Our arrangements for Parish admin are changing and we now advertise for our own employee to fill the post of Admin Assistant.
10.5 hours / 3 mornings / week.
£7.50 / hour.
20 days holiday / year + public holidays pro-rata.
Shared office space at St Mark’s church with occasional duties in other parish offices.
Possibility of further hours on particular projects should funding be available.
Starting date: Monday 6th September 2010.
Application closing date: 5.00pm Friday 25th June 2010.
Interviews will be held on the afternoon of Monday 5th July.
St Chad’s played host to an election debate on Friday 30th April in which four prospective parliamentary candidates subjected themselves to questions from the public.
The evening was supported by the Kirkby churches of all denominations and was a great way for residents to listen and decide about which way to vote.
It was a brave decision by the candidates to enter into this sort of debate and all four did so wholeheartedly. The debate helped bring democracy alive in the town. It is not the churches’ place to tell people which way to vote, but all of us want to encourage residents to weigh up their options and to cast a vote.
Liam Fogarty has good experience of how to hold the ring in political cut and thrust from his time with the BBC and he did so expertly here. Debate was lively both on the platform and from the floor. It could have descended into a shouting match but never did. Despite one or two technical difficulties for which St Chad’s apologises, the evening went as hoped and is a model for future elections, local and national.
There are five candidates standing in Knowsley. National church advice is that it would be in contradiction to our charitable objects as a church to provide a platform for the British National Party and it was for this reason that only four candidates were invited to take part in this event. Click here for links to that advice (pdf file, opens in a new window).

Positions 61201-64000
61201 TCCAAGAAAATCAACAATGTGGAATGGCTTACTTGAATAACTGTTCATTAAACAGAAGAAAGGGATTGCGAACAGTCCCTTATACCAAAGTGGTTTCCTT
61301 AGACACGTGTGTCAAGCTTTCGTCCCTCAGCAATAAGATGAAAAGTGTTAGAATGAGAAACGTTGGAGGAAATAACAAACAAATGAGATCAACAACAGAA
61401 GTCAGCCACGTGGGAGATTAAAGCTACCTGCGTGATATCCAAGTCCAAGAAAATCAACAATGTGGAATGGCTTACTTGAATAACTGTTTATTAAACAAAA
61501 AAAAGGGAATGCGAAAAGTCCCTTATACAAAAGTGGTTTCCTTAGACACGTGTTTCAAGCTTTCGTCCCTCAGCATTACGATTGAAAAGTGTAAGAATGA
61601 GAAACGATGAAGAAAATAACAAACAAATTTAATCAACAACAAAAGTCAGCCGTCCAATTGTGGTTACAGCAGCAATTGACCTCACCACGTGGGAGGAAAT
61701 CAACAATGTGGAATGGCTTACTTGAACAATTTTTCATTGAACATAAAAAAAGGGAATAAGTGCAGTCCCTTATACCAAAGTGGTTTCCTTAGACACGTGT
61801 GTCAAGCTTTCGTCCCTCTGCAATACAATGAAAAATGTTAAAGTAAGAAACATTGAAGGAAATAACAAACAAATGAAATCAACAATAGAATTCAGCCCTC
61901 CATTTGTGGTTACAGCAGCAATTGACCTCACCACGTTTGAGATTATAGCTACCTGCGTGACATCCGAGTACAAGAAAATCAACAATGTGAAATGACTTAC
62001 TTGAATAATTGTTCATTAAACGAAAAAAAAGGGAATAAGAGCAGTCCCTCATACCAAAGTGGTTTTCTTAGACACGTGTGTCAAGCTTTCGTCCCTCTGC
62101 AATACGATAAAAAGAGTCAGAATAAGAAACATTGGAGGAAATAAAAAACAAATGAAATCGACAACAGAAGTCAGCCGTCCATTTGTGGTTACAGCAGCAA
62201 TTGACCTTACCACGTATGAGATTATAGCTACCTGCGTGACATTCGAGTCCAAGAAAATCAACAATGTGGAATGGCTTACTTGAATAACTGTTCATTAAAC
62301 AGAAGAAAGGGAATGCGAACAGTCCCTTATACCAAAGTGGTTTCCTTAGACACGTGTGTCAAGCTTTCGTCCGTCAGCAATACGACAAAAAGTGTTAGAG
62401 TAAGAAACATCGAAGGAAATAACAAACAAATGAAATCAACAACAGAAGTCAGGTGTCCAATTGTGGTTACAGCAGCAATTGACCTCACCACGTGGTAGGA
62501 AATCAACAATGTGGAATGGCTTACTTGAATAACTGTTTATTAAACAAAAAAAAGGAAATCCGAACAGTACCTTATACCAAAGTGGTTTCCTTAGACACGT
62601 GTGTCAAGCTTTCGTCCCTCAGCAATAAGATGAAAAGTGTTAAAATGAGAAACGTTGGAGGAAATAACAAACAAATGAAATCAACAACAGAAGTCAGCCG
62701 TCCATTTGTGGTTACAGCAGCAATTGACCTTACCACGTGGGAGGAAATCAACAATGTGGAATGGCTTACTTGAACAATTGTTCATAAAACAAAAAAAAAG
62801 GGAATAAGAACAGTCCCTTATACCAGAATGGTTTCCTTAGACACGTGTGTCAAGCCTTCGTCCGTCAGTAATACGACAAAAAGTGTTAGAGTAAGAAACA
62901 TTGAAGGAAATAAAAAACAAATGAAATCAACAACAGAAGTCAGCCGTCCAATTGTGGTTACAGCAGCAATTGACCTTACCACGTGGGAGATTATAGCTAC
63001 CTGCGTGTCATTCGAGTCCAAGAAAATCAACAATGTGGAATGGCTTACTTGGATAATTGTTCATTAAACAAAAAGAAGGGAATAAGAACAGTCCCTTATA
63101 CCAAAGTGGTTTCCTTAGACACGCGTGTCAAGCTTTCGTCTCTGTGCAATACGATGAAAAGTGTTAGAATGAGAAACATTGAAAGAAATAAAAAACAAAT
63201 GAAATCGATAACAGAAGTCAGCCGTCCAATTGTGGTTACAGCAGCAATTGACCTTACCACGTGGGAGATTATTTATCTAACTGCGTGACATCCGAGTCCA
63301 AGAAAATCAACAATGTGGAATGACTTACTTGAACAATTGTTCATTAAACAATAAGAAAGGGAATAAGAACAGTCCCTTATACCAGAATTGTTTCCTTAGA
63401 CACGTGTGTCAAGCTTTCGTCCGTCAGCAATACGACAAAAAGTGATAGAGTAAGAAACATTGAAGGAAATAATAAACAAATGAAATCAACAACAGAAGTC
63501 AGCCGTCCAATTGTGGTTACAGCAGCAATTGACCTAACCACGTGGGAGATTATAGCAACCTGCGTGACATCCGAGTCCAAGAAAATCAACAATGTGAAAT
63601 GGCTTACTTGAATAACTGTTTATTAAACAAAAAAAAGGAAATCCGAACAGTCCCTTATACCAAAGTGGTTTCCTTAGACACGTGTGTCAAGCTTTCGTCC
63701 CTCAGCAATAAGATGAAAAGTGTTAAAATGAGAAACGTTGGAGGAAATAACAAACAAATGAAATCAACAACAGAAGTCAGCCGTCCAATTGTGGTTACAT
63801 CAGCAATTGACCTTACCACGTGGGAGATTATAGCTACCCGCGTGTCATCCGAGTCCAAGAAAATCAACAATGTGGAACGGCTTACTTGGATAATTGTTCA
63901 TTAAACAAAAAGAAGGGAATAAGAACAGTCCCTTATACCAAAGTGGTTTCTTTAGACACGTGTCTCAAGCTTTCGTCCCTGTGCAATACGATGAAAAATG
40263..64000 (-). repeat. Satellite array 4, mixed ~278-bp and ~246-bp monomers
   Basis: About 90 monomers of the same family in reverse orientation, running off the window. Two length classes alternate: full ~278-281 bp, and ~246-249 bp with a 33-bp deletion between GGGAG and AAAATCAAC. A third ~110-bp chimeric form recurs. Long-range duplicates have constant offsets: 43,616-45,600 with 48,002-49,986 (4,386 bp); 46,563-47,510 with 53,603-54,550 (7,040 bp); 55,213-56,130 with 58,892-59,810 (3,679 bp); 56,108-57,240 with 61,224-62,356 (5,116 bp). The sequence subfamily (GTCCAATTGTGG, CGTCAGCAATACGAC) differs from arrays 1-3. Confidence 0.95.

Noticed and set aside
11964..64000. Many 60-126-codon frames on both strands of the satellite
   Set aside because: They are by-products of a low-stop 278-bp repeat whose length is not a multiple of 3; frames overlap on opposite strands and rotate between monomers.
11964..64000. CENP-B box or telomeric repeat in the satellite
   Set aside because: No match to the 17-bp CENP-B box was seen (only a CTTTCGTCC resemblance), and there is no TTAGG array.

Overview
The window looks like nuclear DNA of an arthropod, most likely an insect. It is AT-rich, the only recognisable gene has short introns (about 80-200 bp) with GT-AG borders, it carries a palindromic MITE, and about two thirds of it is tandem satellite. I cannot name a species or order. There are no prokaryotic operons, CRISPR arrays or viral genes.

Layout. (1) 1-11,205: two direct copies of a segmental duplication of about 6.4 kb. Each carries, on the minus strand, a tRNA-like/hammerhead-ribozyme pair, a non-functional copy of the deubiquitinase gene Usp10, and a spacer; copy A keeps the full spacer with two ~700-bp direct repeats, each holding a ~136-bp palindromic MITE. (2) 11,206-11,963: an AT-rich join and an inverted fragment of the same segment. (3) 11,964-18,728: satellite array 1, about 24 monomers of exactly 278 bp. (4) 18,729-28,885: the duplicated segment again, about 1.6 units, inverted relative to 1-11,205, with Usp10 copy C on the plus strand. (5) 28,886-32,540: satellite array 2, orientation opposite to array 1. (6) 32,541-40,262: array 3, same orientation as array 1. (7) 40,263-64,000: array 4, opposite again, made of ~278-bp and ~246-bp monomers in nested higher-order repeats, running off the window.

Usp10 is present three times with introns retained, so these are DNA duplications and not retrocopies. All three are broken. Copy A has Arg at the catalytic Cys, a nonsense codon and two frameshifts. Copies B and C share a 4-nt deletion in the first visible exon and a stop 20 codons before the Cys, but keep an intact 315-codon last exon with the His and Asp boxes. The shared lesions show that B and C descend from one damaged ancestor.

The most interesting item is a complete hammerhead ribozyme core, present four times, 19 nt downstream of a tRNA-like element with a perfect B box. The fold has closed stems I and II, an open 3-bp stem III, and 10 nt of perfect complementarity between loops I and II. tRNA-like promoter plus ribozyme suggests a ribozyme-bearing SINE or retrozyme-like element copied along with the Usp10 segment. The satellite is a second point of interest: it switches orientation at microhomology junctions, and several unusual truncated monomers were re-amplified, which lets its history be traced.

It was my privilege, as a member of the Church of England’s Liturgical Commission, to attend a series of meetings in Rome at the end of April. This included some of the regular domestic business to resource worship in the Church of England as well as dialogue with counterparts in the Vatican.
Members of the Liturgical Commission were treated to some of Rome’s most spectacular sights, including visits to the catacombs underneath the tombs of the Popes in the basement of St Peter’s Basilica, a rooftop view of St Peter’s Square from underneath the Papal Apartments and the city-scape from the rooftop garden of the UK Ambassador’s residence.
The visit demonstrated the trust and respect that is held of one another as members of two different churches. There is a great deal that is held in common both in belief and practice.
Perhaps the most stark difference that emerged through our discussions about worship was in the importance attached to cultural context. In the Vatican the aspiration of universal practice was stressed; that is to say the hope that worship would be as uniform as possible throughout the world. And indeed part of the job of the leaders we met was to promote that. In the Anglican Communion local context is allowed to strongly shape how the Church worships. So patterns of worship for the Church in Nigeria carry recognisably African references that are not present in the Church of England.
These meetings were particularly timely as the Holy Father prepares to visit the UK in September. There is a widespread hope across the Church of England that his visit inspires many more to think an reflect on the Christian faith whether expressed in Roman, Anglican or other church tradition.
St. Andrew's, St. Chad's, St. Mark's and St. Martin's Churches, Kirkby.